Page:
Fabry disease: a functional and anatomical study of cardiac manifestations in 20 hemizygous male patients

M Senechal, D P Germain
Clinical Genetics 2003, 63 (1): 46-52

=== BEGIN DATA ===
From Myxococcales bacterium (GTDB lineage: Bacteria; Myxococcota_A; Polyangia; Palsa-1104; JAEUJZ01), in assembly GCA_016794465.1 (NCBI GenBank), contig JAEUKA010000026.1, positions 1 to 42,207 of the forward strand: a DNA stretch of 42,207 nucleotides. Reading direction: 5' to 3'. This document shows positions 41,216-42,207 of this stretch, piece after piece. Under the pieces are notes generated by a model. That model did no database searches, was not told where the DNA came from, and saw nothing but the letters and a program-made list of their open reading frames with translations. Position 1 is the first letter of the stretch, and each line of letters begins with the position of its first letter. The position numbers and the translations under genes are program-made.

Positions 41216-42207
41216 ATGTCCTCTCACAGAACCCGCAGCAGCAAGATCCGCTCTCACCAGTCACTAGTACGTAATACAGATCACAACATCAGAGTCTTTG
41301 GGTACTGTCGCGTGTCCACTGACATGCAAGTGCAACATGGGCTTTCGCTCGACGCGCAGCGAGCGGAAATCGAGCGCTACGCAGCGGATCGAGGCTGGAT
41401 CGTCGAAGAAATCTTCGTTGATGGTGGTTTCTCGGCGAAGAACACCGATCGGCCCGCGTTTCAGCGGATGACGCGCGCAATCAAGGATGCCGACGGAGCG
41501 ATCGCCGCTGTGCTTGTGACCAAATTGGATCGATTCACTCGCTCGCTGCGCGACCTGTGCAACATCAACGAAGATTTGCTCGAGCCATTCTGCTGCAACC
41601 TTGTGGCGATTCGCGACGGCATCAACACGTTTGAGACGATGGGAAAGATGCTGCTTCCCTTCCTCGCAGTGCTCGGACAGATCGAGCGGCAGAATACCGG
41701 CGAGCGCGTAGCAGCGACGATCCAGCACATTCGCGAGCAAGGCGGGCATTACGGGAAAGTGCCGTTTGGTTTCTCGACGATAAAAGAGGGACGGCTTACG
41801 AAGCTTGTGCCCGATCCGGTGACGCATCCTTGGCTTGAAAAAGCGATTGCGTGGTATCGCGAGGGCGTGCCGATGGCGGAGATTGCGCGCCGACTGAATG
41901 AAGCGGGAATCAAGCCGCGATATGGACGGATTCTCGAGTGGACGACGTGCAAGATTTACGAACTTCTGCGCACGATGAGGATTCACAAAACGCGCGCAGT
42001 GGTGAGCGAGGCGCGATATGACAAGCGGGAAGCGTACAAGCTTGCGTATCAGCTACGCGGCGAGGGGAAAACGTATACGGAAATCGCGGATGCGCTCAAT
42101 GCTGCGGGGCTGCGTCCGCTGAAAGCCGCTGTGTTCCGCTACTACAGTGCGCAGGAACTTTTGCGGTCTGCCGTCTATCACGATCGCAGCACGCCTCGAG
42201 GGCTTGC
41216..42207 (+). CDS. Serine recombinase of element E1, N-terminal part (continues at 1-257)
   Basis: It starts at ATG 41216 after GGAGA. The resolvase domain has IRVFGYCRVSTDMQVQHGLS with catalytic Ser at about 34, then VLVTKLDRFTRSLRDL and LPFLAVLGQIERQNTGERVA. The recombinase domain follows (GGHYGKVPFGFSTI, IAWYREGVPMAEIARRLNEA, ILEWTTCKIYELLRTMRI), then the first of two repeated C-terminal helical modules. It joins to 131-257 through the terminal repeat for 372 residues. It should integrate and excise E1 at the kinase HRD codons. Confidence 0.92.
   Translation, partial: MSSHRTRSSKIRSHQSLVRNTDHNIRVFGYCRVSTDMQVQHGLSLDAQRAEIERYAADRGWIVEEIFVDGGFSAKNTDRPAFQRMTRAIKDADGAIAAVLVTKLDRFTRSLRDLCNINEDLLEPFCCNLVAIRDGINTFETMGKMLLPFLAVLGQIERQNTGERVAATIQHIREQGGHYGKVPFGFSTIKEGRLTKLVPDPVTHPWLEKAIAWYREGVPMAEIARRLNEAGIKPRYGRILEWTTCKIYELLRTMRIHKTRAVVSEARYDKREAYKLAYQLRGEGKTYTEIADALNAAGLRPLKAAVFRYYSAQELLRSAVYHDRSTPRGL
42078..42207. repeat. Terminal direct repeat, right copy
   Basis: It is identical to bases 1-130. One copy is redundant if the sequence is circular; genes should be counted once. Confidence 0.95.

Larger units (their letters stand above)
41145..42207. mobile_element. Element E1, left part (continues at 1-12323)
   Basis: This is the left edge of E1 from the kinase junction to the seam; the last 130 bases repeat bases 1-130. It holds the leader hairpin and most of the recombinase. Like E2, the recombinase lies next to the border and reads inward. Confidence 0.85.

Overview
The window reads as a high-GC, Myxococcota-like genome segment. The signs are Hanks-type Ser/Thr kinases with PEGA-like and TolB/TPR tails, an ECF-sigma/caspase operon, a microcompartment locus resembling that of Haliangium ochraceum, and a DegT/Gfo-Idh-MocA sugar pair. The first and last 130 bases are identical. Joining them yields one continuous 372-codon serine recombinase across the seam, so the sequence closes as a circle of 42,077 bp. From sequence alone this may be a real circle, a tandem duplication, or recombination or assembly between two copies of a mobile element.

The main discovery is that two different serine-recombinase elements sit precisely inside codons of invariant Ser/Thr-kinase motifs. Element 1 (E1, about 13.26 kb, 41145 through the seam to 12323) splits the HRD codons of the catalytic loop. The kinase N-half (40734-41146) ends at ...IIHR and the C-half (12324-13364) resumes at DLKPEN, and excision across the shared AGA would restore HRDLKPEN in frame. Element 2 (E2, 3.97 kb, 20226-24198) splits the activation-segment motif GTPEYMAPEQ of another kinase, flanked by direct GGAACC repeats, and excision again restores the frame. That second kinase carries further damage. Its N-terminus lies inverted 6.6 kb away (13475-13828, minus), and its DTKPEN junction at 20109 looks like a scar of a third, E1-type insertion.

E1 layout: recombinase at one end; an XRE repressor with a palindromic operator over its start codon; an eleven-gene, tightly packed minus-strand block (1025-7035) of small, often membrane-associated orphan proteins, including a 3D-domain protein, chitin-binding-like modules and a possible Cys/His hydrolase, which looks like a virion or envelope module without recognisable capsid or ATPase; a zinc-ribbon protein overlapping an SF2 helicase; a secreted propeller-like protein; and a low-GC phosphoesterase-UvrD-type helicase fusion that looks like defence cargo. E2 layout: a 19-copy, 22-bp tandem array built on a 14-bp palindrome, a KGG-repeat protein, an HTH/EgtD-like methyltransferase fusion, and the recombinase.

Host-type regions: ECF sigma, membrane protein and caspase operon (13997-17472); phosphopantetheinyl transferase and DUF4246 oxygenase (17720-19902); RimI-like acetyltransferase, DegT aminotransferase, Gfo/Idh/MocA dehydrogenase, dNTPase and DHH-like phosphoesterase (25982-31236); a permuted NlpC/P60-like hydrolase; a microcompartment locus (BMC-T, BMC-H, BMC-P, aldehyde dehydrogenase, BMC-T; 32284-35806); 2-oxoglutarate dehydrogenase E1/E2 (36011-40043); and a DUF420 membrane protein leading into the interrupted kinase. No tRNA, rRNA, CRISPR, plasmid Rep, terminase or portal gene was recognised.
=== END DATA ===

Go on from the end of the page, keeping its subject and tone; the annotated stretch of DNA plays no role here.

Fabry disease (FD, OMIM 301500) is an X-linked disorder of glycosphingolipid metabolism resulting from the deficient activity of alpha-galactosidase A, a lysosomal acid hydrolase, leading to progressive lysosomal accumulation of incompletely metabolized neutral glycosphingolipids. Cardiac involvement is frequent. The objective of this study was to characterize the cardiac abnormalities in male patients affected with classic Fabry disease and define the context in which the clinicians were able to make the diagnosis. Clinical evaluation, laboratory tests, electrocardiography (ECG) and echocardiography were performed in 20 hemizygous men (mean age 39 years, range 12-65 years). The context of diagnosis was obtained by review of patients' charts. Left ventricular hypertrophy (LVH) and/or concentric remodeling were found in 12 patients (60%). Structural changes in mitral and aortic valves were found in 25% and 10% of cases, respectively. The sensitivity of the ECG Romhilt-Estes score for LVH was high (80%). Short PR interval (40%), ST segment abnormalities and conduction delay were frequent on ECG. Left ventricular mass index, ECG scores for LVH and systolic pulmonary pressure correlated positively with age. There was no relation between classic vascular risk factors and coronary artery disease, transient ischemic attack (TIA) or stroke. Diagnosis of Fabry disease was frequently suggested by nephrologists, dermatologists or geneticists. Echocardiograph and ECG abnormalities are frequently observed in patients with Fabry disease. Cardiologists should be aware of the diagnosis of Fabry disease in patients presenting with LVH, concentric remodeling, mitral and aortic valve thickening on echocardiography, short PR interval and conduction defects on ECG.

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